So our great regulator is trying to regulate the debt fund. First of all the regulator having to do so much of micro management is a clear indicator that the class is unruly. Imagine how many times in a year does the Principal of the school had to come to your class to read you the Riot Act? Just shows how unruly was the class.
Let us start at the basics. Mutual funds 101. A mutual fund can only invest in ‘marketable securities’. Let me explain this for the uninitiated. If Tata Steel wants Rs. 5000 crores for working capital can Invesco mutual fund give it a loan? NO. When Invesco wants to exit it should be able to sell the ‘loan’ in the market. So Tata Steel will be encouraged to issue debentures so that Invesco can get liquidity (partial or full) in the market without going to the issuer. ‘Marketable’ does not mean ‘traded regularly’ it just means that Invesco will get to sell the debentures without RECOURSE TO the issuer.
What really happens in the Indian context is we have another regulator called the Reserve Bank of India who has made no effort at developing the secondary market for debt instruments. Even national savings certificate, kisan vikas patra,…are not available online, forget other debt instruments. So ‘mutual fund’ debt schemes is a JOKE. Nothing short of a joke, because we have a lot of ‘marketable securities’ but no market price determining agency. There is no price discovery mechanism – like it is there in case of equity markets. If you want to buy 100 shares of TCS or 10,000 shares of TCS you stand in the SAME QUEUE. This is an awesome price discovery mechanism.
To regulate the mutual fund debt schemes, the STARTING point has to be to develop a vibrant, active wholesale and retail debt markets. THAT we have been hearing since 1980, but I don’t think it will happen till 3080. So let’s give that a pass.
Without a vibrant underlying market, it is IMPOSSIBLE for the Mutual funds to enter the market. Exactly why we don’t have a Real Estate Mutual fund with a full Real Estate portfolio. You have to see the norms with this background.
As there are not enough “marketable securities” available in the market, and the overzealous RBI will not allow mutual fund access to the call money market, the real big mutual funds have very limited scope in where to invest. So they went to Nbfc and lent money to them for short term, mid-term and long term. This allowed companies like DHFL to run a HUGE ALM. Nothing wrong as long as the music played. When the music stopped the people holding the parcel did not know what to do.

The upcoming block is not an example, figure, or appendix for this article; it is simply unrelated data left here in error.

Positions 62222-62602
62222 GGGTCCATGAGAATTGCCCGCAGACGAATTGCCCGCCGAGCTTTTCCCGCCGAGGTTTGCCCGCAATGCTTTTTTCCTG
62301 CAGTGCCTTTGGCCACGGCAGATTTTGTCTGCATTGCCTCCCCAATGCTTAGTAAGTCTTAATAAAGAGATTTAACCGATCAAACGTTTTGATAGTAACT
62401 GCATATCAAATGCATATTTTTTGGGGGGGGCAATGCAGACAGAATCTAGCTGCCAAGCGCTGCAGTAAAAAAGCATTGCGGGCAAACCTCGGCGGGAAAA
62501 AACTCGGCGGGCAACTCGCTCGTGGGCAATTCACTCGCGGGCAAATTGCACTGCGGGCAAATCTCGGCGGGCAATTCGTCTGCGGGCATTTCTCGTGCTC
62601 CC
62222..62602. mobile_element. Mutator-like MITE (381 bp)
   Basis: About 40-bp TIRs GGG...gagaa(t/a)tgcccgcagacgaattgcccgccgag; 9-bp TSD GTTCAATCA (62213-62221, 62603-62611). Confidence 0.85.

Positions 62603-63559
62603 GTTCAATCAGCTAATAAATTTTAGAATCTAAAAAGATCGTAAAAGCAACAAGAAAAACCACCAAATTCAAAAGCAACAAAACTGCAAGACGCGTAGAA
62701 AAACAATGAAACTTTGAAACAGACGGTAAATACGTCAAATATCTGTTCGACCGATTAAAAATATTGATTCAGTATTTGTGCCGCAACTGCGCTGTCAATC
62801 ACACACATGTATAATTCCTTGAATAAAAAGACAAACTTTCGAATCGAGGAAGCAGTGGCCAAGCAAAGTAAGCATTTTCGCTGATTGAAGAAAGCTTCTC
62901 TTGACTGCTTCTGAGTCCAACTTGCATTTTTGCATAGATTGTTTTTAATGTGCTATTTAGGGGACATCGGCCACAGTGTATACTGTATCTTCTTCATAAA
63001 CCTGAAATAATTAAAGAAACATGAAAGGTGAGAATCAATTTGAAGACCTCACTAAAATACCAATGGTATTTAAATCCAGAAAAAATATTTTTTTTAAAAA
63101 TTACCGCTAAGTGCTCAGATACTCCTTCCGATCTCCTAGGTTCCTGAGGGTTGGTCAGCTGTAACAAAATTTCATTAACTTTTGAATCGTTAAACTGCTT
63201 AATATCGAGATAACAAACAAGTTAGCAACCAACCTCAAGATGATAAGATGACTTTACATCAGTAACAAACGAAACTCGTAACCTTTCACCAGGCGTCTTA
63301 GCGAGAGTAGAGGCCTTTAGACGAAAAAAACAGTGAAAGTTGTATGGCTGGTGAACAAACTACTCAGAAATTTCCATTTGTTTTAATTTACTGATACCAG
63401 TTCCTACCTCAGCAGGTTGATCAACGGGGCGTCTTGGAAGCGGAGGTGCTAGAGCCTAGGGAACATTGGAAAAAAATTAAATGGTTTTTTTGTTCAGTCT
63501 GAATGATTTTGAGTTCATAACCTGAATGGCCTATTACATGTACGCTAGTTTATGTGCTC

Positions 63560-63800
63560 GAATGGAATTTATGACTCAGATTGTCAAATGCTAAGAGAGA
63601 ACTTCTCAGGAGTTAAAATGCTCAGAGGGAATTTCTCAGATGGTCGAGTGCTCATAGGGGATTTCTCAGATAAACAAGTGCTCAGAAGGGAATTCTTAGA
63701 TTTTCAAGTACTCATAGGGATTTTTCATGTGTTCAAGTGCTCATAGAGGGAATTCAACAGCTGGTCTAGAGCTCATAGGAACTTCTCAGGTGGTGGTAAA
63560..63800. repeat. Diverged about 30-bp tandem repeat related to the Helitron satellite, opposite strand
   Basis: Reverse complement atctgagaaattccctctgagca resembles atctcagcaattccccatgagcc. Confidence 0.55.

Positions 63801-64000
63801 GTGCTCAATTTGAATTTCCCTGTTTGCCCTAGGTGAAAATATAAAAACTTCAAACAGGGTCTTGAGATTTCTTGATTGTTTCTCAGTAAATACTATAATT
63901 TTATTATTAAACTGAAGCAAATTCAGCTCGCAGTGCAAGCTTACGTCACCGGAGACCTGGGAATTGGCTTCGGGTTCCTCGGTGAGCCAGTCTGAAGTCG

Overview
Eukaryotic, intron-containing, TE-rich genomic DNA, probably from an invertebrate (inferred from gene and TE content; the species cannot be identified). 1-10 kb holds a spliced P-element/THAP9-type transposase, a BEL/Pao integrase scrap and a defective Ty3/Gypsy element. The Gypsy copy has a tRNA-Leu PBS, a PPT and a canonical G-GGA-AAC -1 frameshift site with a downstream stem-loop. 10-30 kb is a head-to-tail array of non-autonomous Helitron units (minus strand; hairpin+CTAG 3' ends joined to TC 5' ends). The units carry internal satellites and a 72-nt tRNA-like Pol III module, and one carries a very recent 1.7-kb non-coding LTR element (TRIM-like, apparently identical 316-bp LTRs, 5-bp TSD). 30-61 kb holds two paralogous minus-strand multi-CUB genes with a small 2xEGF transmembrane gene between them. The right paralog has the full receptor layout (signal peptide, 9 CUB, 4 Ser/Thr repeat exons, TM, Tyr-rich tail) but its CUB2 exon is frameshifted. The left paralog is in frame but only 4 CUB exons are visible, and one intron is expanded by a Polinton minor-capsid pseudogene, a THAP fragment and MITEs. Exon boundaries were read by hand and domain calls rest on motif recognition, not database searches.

So Sebi comes in and makes new norms – all liquid funds should ‘mark to market’ all their portfolio. This will induct more volatility to all liquid funds and the rise will not be as secular as we think it used to be. This will mean some of the investors will be nudged to the overnight fund. So if you have money for 15 days go to a liquid fund, but if you have money for 5 days go to an overnight fund. In a liquid fund the exit load will be another dampener. Sebi also says that in case of loan against securities (which in the original definition is a banking product and NOT a mf product) the security should be 4x the loan (oops). Now if I gave you Rs. 100 as a deep discount bond (FMP?) it would anyway become close to 1.5 in 3 years. So if I took Rs. 150 as security, OBVIOUSLY I was a fool, and not a prudent banker. I should have ANYWAY taken 3X to really secure myself. If such basic stuff has to be taught to fund managers, I am wondering what they learnt in the IIT and IIM. Risk reduction is an important part of fund management. Sad that we needed a regulator to come and kick ass. Chalo, better late than never.
Some play of words like lien, pledge, non disposal,…have all been included under the Christian name. It is sad that this was being called a play of words. This was a case of cheating, but that has also been plugged. Playing with Other People’s Money comes easy for this over paid, over dressed, over prefumed class. Sad, and sick. ‘Honest banker’ and ‘Honest fund manager’ should not become oxymorons. I heard of one lender who had 100,000 shares of a particular promoter holding. Instead of cribbing that they had 1.5 times cover (like the guys who are being prosecuted did) this lender was selling 1000 shares a day. Over 100 trading days you can liquidate the protfolio – right? and go back to the borrower for the gap, if any. Well FMs are not so sharp or smart is it? How did this Nbfc being run by not very educated people act smartly? Simply like Taleb says “never trust an employee”. Sad, but true.
If I had my way as the FM the first thing that I will do is to develop a vibrant secondary debt market – only then does a M to Market make sense. Othewise people will start playing with the methodology. The next Sebi amendment in 2020 is to say “this is the ONLY uniform method of marking to market”. Sigh. Errant school boys. Oops. Errant school girls too.
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